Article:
Federal judge rules against release of petition signatures
 

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posted Friday, September 11, 2009 - Volume 37 Issue 37

Federal judge rules against release of petition signatures
by Shaun Knittel - SGN Staff Writer

On September 10, U.S. District Court Judge Benjamin Settle issued a 17-page decision ruling that the names and addresses of everyone who signed R-71 petitions will remain sealed from public view.

Protect Marriage Washington (PMW), a coalition of conservative religious far-right organizations, argued that releasing the names would invite harassment, and in some cases, violence towards individuals who signed the petition. Likewise, PMW said they wanted to protect the businesses, churches, and homes of R-71 petition signers.

The defendant in the case, Secretary of State Sam Reed, argued that petitions are lawmaking documents and are subject to transparency like any other mechanism to set policy.

Releasing the names became an issue when Brian Murphy, a Gay blogger, filed a records request in July. Murphy said he wanted to post the information on the WhoSigned.org website, so that the public could confront the petition's signers and have a civil debate about the topic of same-sex domestic partnership. PMW fired back, saying individuals within their campaign had already been subject to harassment and threats.

On July 29, Judge Settle issued a Temporary Restraining Order which prevented the state from releasing the information. Late last week, Settle announced he would rule on the matter on September 10.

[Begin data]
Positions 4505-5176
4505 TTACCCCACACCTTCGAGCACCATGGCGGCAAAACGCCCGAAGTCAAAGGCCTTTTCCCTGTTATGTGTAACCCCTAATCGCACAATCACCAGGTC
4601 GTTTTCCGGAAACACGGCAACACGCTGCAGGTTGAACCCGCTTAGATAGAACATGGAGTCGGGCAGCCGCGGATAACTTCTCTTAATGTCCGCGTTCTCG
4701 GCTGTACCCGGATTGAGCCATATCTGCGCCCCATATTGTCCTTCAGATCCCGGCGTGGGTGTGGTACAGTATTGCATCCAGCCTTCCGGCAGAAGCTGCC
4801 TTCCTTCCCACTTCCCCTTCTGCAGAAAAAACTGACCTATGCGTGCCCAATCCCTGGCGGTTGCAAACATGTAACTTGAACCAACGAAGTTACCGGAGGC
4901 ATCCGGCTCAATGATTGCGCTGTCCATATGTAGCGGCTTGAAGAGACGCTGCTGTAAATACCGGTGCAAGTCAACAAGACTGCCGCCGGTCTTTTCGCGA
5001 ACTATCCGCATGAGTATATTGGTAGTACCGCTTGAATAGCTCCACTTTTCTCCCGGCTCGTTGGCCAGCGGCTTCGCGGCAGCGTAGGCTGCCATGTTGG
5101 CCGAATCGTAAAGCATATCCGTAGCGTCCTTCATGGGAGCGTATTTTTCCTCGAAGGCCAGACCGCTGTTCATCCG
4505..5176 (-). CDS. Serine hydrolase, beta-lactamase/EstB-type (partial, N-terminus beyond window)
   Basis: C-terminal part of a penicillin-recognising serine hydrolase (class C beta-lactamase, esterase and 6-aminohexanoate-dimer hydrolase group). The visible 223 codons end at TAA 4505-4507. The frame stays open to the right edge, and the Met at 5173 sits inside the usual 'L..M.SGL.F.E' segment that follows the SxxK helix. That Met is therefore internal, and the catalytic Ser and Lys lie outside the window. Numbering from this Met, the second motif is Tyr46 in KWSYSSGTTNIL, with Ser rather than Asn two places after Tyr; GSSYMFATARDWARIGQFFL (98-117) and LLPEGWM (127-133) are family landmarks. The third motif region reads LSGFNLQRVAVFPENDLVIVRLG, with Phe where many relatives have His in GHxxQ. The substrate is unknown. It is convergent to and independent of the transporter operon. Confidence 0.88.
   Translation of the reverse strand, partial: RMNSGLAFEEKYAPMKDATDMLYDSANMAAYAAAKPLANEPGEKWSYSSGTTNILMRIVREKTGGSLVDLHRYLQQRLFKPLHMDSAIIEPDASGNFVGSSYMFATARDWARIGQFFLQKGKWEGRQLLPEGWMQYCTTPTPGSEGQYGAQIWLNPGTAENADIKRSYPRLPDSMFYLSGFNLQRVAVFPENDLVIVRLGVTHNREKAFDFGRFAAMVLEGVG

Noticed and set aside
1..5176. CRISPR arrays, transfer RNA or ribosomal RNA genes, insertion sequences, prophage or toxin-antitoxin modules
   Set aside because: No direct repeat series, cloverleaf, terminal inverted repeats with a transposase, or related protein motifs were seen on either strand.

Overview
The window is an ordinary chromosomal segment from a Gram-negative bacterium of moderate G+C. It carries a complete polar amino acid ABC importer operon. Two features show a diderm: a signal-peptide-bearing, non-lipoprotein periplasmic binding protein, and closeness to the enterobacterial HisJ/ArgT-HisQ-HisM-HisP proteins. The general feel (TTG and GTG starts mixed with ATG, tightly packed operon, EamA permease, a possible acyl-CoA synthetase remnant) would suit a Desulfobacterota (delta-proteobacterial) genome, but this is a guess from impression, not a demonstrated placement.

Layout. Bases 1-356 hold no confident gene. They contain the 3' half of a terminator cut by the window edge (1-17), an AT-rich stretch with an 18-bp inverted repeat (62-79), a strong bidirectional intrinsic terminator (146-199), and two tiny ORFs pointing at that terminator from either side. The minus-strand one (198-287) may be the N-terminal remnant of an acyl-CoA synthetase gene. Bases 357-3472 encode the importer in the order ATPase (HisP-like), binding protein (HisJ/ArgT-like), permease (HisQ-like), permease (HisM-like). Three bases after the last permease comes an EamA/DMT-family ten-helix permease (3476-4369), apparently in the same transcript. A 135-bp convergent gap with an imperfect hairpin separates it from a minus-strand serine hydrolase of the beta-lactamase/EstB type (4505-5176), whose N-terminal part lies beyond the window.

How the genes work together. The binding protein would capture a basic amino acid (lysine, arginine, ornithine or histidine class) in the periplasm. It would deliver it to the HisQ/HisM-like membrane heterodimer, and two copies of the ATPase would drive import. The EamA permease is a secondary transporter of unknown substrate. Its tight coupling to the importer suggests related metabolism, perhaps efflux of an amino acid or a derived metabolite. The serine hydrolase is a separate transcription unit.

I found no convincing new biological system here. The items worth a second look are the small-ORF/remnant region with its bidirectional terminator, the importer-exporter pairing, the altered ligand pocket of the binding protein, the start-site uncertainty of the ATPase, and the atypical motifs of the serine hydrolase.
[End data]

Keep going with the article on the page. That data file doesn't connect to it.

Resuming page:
Settle said the court had to determine whether it is likely that referendum petitions that were submitted to the Secretary of State should be considered protected political speech.

"The Court is unaware of any authority, including the Washington Constitution, which stands for the proposition that signatures in support of a referral must be obtained in a public forum," Settle wrote in a September 10 ruling. "Therefore, at this time, the Court is not persuaded that the waiving of one's fundamental right to anonymous political speech is a prerequisite for participation in Washington's referendum process."

He said the Court finds that PMW established that it is likely that supporting the referral of a referendum is protected political speech, which includes the component of the right to speak anonymously. Judge Settle said PMW established that petition signers are "likely to suffer irreparable harm in the absence of preliminary relief" - basically, their first amendment right of free speech would be violated, irreparably, if the State complies with the public record request.

"Our office has followed the state law that says referendum petitions are public records, and thus should be made available upon request. We believe in open government and think the judge's decision is a step away from open government," said Secretary of State spokesman Brian Zylstra in an issued statement. "While we are disappointed in the judge's decision, we respect it and will continue to withhold these petitions from public viewing unless there is a different ruling in the future."

Zylstra said when people sign a referendum or initiative petition, they are trying to change state law.

"We believe that changing state law should be open to public view," he said.

In short, R-71 is headed for the November 3 General Election ballot, and the public is unable to know who exactly brought it there.



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